AP Photo/ Evan Vucci, File Council of Economic Advisors Chair Kevin Hassett trickle-downers_35.jpg O ne of the biggest obstacles standing between Donald Trump and his plan to drastically cut corporate taxes is the opinion of the American public. Corporate tax cuts, though a key part of the administration’s proposed tax reform package, also happen to be a particularly controversial one. And with recent surveys showing that a majority of Americans remains skeptical of lowering taxes on corporations, hawking big corporate tax cuts to the public presents the GOP with a challenge. The White House’s Council of Economic Advisors stepped up to the plate on Monday, releasing a report that claimed that cutting the corporate tax from 35 to 20 percent could give American workers a pay raise as high as $9,000, once the economy has fully adapted to the change. Corporate tax cuts mean higher after-tax profits. In theory, these profits could be used to fund new investments, which would presumably...

How the Prison Phone Industry Further Isolates Prisoners

The high profits of expensive phone calls and video visits are often too lucrative for prisons—which can get a share of those profits—to pass up.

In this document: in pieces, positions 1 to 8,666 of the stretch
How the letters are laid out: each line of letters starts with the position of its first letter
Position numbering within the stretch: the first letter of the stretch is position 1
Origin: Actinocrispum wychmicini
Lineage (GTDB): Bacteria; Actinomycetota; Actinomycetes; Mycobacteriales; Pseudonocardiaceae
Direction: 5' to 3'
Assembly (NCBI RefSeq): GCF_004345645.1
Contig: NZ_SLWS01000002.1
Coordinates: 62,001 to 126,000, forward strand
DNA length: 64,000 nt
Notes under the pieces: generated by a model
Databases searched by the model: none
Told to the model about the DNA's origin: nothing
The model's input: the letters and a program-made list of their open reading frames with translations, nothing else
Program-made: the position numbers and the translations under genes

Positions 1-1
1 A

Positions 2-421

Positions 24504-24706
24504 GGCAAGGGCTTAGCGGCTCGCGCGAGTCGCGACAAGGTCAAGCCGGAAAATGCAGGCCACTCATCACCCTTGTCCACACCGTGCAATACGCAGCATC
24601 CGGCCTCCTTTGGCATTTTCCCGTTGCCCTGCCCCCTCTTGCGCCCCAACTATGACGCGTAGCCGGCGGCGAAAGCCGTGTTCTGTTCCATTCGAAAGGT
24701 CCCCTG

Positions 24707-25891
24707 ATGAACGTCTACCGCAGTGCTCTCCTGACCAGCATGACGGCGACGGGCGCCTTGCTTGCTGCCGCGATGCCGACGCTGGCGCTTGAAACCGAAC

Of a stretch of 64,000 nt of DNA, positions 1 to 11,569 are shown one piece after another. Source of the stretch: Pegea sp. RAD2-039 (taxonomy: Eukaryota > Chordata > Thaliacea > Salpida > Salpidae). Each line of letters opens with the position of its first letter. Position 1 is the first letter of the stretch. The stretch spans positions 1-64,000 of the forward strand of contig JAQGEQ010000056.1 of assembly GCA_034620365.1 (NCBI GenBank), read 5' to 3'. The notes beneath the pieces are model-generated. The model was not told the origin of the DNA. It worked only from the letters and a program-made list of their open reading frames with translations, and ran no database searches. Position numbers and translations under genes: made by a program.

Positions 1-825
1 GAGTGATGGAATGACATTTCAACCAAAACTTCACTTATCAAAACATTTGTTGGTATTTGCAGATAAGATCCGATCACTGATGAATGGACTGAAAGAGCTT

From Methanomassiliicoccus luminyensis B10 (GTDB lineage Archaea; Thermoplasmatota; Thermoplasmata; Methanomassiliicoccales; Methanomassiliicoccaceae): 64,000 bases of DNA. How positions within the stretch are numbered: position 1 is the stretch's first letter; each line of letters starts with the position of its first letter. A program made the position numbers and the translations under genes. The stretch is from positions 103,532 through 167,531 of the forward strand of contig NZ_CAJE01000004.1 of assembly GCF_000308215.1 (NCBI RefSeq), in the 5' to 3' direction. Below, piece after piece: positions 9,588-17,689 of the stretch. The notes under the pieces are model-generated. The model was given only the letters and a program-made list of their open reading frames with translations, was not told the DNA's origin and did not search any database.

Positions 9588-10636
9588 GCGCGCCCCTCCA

(Shutterstock)
(Shutterstock) trickle-downers.jpg W hen inmates are able to speak to friends and family while incarcerated, it not only improves their lives, but also, studies have shown, reduces recidivism after they leave prison. But to fill in budget holes or to make a profit, many state and local governments work with companies that put a high price tag on this basic need for the incarcerated. A handful of companies monopolize the prison phone industry, and their control of the market allows them to charge exorbitant rates for inmate calls to their homes. States that contract with these providers tend to choose the contractor that provides not the lowest price, but the highest commission rate for the state. As a result, prisoners and their families may pay up to $1 per minute on a call. In addition to the lucrative phone call industry, prison phone companies have begun to dabble in providing video visitation services, mostly to jails. Instead of meeting a prisoner in person, friends and families...

Mnuchin Fails The ‘Mnuchin Test’